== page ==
16 year old boy in King County Juvenile Detention Center, Seattle.
With a stack of cash and a full paid year of leave what choices would a photographer make?
Richard Ross decided to use his award-winning photography skills and decades of access-negotiating experience to visit and document America’s juvenile detention facilities. Now, by giving his images away for free, he’s passing on his good fortune and helping decision-makers build better policy.
Thanks to a years sabbatical from the University of California and the award of a Guggenheim fellowship, Ross was freed of time and money pressures and over a five-year period, visit more than 350 facilities in 30+ states and interviewed approximately 1,000 children. He hopes Juvenile-In-Justice will change the national debate.
Ross has partnered with the Anne E. Casey Foundation, but it’s not an exclusive relationship; he is open and willing to share his archive with any group working to improve transparency in the system and improve the confinement conditions for our nations incarcerated youth.
In our interview, Ross talks about some of the differences in management he observed across counties and states; describes the trauma experienced by many detained children; explains that sometimes the simplest solutions are best; and expounds on how we are quick to give-up on children who have – for the most part – not seen any benefits of our perceived social contract.
Visit the dedicated website Juvenile-In-Justice for regular updates and transcribed interviews with many of the children in Ross’ photographs.
Los Padrinos Juvenile Hall. Downey, California.
Giddings State School, Giddings, TX. Maximum security. Pictured: hallway of isolation cells, essentially maximum security within maximum security.
Orleans Parish Prison (OPP), New Orleans, Louisiana. The air-conditioning was not working when Ross visited and there was a fight the previous night. As a result T.V., cards and dominoes privilege have been taken away. The OPP, managed by Sheriff Marlin Gusman, houses about 23 juvenile boys. They live two to each cell. The cells at their narrowest measure 6-feet in width.
Orientation Training Phase (OTP), part of Youth Offender System (YOS) Facility in Pueblo, Colorado. OTP performs intake and assessment of convicted children. OTP operates like a boot camp. All of the children at OTP have juvenile sentences with adult sentences hanging, meaning that if they fail in the eyes of the authority they will have to serve their adult sentence. For example, a child could be there serving a two year juvenile sentence with 15 years hanging.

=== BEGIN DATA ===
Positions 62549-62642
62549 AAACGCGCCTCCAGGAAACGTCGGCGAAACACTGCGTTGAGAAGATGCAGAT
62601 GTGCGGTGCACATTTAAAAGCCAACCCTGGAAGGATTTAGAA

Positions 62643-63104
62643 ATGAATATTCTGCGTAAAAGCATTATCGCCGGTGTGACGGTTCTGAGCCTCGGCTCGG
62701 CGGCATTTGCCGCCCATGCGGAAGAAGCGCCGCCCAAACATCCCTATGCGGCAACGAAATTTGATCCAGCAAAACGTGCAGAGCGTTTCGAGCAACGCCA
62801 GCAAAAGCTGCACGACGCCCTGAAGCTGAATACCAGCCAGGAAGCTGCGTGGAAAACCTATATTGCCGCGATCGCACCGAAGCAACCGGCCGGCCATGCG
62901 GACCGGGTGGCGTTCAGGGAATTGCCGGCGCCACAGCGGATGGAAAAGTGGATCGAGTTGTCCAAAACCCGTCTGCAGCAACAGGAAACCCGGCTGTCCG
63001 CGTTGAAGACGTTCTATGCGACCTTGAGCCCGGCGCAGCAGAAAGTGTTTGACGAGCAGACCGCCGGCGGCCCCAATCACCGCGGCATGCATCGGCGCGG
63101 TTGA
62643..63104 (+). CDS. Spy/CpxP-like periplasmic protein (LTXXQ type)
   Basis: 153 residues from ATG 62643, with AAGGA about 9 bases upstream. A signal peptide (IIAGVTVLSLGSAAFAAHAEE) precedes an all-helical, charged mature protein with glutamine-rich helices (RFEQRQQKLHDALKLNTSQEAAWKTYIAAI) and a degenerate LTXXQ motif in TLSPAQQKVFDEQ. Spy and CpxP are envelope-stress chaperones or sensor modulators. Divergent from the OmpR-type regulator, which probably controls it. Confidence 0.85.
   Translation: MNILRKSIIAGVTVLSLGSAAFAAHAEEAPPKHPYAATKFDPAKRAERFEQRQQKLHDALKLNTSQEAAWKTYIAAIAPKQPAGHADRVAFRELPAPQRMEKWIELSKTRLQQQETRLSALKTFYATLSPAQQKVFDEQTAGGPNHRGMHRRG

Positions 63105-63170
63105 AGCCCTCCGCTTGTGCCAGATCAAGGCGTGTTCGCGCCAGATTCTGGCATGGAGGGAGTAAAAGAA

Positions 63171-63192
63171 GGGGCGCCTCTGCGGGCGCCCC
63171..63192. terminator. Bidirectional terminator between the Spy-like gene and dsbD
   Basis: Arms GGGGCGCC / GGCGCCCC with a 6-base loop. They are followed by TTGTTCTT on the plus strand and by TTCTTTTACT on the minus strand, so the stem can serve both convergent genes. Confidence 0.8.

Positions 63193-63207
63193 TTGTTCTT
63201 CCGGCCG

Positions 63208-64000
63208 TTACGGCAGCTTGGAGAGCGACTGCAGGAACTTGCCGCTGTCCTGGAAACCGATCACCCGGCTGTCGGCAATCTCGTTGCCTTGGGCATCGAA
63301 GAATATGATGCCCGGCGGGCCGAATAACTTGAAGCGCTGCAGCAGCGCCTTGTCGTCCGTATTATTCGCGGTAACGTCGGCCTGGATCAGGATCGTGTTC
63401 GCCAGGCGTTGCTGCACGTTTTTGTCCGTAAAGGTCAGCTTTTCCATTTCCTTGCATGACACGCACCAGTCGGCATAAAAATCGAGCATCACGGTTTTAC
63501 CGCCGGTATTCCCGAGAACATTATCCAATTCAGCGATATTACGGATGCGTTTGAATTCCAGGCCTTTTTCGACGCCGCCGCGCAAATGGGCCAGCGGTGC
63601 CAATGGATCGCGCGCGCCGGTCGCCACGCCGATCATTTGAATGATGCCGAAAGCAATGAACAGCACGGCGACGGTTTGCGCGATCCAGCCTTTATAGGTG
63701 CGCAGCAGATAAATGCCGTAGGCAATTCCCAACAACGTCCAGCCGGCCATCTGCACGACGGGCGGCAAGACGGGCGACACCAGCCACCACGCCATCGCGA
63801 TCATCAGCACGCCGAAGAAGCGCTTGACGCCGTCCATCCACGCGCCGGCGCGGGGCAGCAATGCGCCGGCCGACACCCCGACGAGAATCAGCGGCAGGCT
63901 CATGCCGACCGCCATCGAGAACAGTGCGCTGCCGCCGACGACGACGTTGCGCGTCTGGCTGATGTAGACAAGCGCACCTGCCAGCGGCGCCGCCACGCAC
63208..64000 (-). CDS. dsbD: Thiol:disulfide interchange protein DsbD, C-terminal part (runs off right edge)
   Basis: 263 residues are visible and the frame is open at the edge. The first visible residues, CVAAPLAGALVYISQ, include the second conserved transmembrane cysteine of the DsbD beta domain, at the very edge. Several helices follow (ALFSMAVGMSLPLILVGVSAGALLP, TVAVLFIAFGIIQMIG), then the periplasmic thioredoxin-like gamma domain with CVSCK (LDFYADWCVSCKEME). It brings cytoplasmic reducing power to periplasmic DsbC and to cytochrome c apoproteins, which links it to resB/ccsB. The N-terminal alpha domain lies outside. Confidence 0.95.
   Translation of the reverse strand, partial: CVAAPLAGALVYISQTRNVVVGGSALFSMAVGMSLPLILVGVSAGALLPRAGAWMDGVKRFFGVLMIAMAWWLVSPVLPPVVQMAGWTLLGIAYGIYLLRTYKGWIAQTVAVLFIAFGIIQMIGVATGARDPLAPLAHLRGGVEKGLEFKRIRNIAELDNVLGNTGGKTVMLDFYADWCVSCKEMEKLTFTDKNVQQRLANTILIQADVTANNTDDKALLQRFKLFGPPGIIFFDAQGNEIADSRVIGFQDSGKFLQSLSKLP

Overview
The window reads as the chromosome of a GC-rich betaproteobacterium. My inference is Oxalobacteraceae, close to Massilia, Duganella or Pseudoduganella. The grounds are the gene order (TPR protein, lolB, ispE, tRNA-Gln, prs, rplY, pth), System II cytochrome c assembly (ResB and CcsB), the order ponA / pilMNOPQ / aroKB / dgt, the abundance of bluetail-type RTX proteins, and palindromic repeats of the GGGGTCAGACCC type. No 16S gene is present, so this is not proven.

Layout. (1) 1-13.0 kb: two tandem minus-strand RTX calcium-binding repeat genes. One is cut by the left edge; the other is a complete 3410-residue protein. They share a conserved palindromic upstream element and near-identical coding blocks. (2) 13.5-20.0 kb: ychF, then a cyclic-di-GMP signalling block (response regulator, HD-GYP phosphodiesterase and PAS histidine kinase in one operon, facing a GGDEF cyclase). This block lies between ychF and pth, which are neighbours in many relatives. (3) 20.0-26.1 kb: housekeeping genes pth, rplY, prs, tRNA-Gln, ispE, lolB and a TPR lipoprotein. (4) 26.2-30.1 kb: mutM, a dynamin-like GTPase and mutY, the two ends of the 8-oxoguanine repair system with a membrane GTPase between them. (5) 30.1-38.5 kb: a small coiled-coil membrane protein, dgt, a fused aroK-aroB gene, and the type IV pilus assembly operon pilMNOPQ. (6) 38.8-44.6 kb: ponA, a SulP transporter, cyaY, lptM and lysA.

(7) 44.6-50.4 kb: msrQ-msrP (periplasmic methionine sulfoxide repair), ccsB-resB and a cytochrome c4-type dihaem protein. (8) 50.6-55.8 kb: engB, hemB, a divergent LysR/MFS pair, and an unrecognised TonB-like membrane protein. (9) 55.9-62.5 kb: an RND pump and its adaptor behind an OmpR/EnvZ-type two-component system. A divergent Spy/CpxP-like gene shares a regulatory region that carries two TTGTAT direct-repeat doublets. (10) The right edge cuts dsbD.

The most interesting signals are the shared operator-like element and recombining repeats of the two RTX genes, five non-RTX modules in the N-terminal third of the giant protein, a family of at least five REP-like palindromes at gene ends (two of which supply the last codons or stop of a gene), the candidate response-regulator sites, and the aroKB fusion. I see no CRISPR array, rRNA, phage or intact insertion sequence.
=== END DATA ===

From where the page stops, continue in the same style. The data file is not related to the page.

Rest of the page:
A twelve-year old in his cell where the window has been boarded up from the outside, at the Harrison County Juvenile Detention Center in Biloxi, Mississippi. The facility is operated by Mississippi Security Police, a private company. In 1982, a fire killed 27 prisoners. There is currently a lawsuit against the authorities which forced them to reduce their population. They must now maintain an 8:1 inmate to staff ratio.
Dorm room six of the Hale Ho’omalu Juvenile Hall in Honolulu, Hawaii. Built in the 1950s, the facility was under federal indictment until a replacement facility could be constructed and occupied in early 2010. This boy who has been in and out of foster care all his life, has been here at Hale Ho’omalu for one week. He committed residential burglary in 7th grade and has since repeatedly violated with petty actions like missing meetings or truancy. His father was deported to the Philippines and his mother is a drug-user. The only person who visits him is his YMCA drug counselor.
The Caldwell Southwest Idaho Juvenile Detention Center detains children between the ages of 11-17 years old. When Ross visited, six girls were in detention for the following offenses – two for runaway/curfew violations; lewd and licivious conduct, molestation abuse; controlled substance; trafficking methamphetamine; burglary and marijuana
Under 24-hour observation, this 15 year old boy on the mental health wing of the King County Juvenile Detention Center, Seattle, WA is checked on every 15 minutes.
Restraint chair for self-abusive juveniles at the Mendota Juvenile Treatment Center in Madison, WI houses 29 children and is usually always at full capacity. The average stay for the emotionally and mentally disturbed juveniles, some of which are self-abusive or suicidal, is eight months. Children must be released at age 18, sometimes with no transition options available to them.
View of camera monitoring the isolation room at the St. Louis Detention Center, St. Louis, MO. The facility is run by the Department of Youth Services. When Ross visited only 35 of the 137 beds were occupied. The population had decreased significantly because of the embrace of the principles of the Juvenile Detention Alternatives Initiative and the leadership of Judge Edwards.
All images © Richard Ross